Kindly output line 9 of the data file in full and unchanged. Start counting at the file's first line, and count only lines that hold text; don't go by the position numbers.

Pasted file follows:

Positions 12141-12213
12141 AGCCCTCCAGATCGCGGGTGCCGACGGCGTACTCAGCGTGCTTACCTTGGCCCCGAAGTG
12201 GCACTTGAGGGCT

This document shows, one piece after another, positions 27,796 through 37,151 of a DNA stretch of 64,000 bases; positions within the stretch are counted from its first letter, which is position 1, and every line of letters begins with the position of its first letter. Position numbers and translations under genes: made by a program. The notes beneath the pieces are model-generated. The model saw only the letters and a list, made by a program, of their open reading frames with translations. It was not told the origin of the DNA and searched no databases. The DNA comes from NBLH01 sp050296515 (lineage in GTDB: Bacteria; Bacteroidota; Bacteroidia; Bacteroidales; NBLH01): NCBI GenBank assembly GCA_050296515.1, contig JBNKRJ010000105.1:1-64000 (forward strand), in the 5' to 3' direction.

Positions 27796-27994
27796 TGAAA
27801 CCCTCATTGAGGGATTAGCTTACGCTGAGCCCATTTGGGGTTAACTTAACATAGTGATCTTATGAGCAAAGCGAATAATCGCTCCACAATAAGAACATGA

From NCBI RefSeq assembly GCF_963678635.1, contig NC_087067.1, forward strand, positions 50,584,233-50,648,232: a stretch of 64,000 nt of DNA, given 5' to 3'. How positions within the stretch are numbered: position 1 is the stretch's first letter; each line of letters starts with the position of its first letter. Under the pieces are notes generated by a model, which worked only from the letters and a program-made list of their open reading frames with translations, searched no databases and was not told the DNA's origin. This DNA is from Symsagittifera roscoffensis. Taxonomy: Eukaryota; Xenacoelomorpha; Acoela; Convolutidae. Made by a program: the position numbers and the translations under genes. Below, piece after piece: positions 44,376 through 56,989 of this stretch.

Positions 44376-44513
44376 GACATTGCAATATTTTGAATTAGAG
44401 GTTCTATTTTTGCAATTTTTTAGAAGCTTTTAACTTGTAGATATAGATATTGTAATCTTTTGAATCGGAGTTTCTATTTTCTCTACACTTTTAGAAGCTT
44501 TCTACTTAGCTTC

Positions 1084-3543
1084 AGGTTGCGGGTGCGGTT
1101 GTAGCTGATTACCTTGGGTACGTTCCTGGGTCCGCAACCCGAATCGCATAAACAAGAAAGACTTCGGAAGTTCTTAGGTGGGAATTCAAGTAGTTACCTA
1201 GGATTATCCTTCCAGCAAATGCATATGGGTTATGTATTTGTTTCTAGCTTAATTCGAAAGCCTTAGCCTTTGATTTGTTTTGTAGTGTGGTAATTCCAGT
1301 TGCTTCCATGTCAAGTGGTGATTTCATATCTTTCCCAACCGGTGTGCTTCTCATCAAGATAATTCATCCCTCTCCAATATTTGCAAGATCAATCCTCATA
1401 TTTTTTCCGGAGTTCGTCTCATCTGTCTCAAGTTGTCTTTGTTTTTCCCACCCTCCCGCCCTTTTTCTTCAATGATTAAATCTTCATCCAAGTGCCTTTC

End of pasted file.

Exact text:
Positions 44376-44513